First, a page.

“Your Majesty, please… I don’t like to complain,
But down here below, we are feeling great pain.
I know, up on top you are seeing great sights,
But down here at the bottom we, too, should have rights.”
As August rolls on in the sweet land of liberty, students across the nation are savoring the last of their summer break by playing
board games video games until their thumbs fall off, avoiding the outdoors like the cooties and learning to dance Gangnam Style. Ok, that last one may have been just me. For teachers, this stretch was similarly relished. It was a time to catch one’s breath, eat a leisurely lunch with actual grown-ups and get to go to the bathroom whenever they gosh darned felt like it. However, as they prepare to return to school this fall both students and teachers, alike, will have one thing to look forward to…the Common Core curriculum. Just as the professional judgment and expertise of the teacher has been steadily minimized through the widespread reliance on standardized testing scores as a measure of student achievement and teacher effectiveness, the Common Core takes matters to its logical conclusion by replacing state and locally developed educational standards with a national curriculum that all states who sought Race to the Top funding are expected to follow in lockstep fashion. By 2014, students in Kindergarten and up will take end-of-year assessments called PARCC (Partnership for Assessment of Readiness of College and Careers) because, well, all 5 and 6 year-olds should be ready for college and careers before they can go to first grade. Soon, Kindergarten through 2nd grade students can experience the same high stakes testing anxiety that their older counterparts have known for some time now. Meanwhile, some parents get the privilege of being told their daughter/son did not pass and will be in remediation classes for the rest of their natural-born lives…or they graduate high school, whichever comes first.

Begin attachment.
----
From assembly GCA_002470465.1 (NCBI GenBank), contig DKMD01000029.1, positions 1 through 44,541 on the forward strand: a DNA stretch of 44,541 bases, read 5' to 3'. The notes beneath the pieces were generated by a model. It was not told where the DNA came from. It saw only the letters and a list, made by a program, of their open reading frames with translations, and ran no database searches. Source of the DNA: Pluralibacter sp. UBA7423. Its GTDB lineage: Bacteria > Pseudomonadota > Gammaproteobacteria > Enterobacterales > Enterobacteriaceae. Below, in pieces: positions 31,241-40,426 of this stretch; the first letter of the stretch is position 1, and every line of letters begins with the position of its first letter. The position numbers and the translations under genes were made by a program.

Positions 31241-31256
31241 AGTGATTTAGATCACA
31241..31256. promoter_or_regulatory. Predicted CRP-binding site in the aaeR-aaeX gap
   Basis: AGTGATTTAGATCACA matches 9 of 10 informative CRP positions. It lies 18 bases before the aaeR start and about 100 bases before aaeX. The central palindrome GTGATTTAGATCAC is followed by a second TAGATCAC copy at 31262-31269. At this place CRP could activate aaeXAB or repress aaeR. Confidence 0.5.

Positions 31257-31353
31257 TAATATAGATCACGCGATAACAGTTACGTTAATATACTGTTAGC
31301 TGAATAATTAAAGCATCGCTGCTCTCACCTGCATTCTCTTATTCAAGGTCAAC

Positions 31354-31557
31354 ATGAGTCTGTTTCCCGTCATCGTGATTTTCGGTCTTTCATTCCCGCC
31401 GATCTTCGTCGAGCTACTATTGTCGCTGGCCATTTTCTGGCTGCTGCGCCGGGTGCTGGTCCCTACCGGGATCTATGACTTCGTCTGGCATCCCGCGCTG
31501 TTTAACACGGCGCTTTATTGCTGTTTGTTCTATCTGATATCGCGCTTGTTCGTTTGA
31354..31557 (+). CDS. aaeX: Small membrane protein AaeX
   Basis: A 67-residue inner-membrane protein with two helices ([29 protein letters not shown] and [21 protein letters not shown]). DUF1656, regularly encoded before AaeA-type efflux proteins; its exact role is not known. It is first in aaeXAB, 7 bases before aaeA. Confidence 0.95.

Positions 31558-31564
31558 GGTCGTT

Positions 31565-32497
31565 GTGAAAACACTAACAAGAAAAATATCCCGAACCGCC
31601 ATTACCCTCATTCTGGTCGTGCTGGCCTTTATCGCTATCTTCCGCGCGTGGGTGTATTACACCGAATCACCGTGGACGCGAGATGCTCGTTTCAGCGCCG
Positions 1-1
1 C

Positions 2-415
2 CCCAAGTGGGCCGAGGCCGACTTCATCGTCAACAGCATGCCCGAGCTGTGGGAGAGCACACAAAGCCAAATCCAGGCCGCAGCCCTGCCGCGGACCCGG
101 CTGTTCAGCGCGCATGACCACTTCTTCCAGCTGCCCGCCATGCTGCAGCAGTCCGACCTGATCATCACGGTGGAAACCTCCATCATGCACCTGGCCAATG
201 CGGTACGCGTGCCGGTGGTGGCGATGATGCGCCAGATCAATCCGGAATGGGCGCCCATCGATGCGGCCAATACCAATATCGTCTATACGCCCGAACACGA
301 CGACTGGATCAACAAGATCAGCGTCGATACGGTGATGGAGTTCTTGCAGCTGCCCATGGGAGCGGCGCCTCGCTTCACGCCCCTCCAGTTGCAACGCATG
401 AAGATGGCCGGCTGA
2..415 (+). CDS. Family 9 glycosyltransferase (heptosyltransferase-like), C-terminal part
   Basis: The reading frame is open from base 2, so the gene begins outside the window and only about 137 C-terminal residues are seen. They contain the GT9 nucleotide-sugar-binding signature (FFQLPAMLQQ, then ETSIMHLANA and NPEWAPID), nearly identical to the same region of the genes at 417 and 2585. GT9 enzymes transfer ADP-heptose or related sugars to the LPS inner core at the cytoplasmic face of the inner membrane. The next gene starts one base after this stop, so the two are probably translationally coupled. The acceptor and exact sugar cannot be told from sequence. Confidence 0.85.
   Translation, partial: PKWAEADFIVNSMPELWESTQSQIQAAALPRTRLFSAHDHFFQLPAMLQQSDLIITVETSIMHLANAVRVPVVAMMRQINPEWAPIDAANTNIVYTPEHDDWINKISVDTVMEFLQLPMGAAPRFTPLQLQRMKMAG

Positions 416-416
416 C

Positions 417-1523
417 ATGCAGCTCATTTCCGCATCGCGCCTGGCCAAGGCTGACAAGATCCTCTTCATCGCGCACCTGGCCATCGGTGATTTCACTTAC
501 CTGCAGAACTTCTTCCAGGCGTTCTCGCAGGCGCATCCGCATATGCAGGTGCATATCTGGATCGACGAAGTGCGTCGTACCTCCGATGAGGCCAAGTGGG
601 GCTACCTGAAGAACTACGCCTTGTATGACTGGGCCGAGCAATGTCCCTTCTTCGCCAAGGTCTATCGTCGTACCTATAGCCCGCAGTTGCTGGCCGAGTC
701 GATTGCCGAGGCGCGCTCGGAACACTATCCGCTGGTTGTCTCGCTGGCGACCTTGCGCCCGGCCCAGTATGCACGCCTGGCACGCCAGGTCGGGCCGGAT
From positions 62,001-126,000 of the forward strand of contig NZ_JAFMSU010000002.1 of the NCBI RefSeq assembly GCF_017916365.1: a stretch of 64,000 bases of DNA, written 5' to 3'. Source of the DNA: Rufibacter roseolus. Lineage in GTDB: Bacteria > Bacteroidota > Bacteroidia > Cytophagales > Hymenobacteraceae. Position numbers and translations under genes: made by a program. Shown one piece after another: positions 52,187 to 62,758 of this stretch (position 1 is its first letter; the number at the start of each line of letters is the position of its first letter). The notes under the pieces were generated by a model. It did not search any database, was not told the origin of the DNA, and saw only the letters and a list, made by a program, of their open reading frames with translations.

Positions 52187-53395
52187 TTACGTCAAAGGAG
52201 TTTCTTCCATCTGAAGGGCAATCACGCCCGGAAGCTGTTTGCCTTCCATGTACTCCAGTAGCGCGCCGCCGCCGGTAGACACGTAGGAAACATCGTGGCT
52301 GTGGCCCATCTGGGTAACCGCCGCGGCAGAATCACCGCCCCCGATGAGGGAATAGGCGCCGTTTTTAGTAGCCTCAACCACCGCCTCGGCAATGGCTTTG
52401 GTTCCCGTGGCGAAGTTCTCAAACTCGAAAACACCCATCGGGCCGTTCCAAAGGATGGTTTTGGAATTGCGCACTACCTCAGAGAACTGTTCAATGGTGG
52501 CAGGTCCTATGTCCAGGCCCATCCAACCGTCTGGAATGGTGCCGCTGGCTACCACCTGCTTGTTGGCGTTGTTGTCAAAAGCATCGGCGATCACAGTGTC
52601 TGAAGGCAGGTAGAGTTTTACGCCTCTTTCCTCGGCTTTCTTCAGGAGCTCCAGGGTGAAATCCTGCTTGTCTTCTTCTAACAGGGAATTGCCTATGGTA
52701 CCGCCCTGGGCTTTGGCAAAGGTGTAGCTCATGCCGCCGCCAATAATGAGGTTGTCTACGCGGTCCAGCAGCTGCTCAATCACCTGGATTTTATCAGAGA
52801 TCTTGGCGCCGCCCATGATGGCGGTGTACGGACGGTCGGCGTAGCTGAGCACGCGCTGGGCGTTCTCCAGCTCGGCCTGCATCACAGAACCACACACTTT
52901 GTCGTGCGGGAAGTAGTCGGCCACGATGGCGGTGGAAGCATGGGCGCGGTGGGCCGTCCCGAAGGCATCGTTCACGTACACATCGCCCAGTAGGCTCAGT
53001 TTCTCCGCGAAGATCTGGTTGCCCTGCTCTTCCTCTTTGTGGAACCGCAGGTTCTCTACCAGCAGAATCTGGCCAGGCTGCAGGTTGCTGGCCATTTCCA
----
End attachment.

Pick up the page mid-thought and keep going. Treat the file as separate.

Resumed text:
Let me take just a minute to break down what life is like in a typical Kindergarten classroom, or at least what is was in mine. Our day starts with 18 boys and girls, of varying backgrounds and abilities, who are all inclined to decide that they need to blow their noses, show me their loose tooth or new sneakers at the exact same time upon their arrival to the classroom. Invariably, before the morning announcements are over, half the students will need to use the bathroom or need a new pencil/eraser. Guaranteed, that by the end of the morning read-aloud, at least five students will inform me that a) they have a microscopic boo-boo, b) they’re hungry and/or c) they have to go to the bathroom again. As the day progresses and the stamina of the students begins to diminish, I remind them that they just need to pull themselves up by their untied bootstraps and finish their math problems or so help me,
God Bill Gates, himself, will descend from the heavens to reform their pint-sized, wayward selves. In the past year, I have learned many things from my students. I have discovered that apple sauce and ketchup mixed together are not gross but milk and peas are really yucky. I have found that 5 and 6 year-olds do not like to sit still for more than 1 minute and 43 seconds at a time but they do love to clap, sing and dance. I have ascertained that my students do not always like to talk about why Hansel felt conflicted when he was fed by the witch while Gretel was left to starve but they will gladly talk about their lunch, their baby sister, their pet hamster and pretty much anything else under the sun except how Hansel and Gretel can be compared to similar protagonists in the folk tale genre. I have also realized that children do love to learn, play and talk but it has to be within a context of authentic experiences that are carefully constructed so as to shape their thoughts and ideas in a meaningful way.
(This article appeared as a guest post in the “Teachers in Their Own Words” series for David’s Chura’s provocative blog, Kids in the system)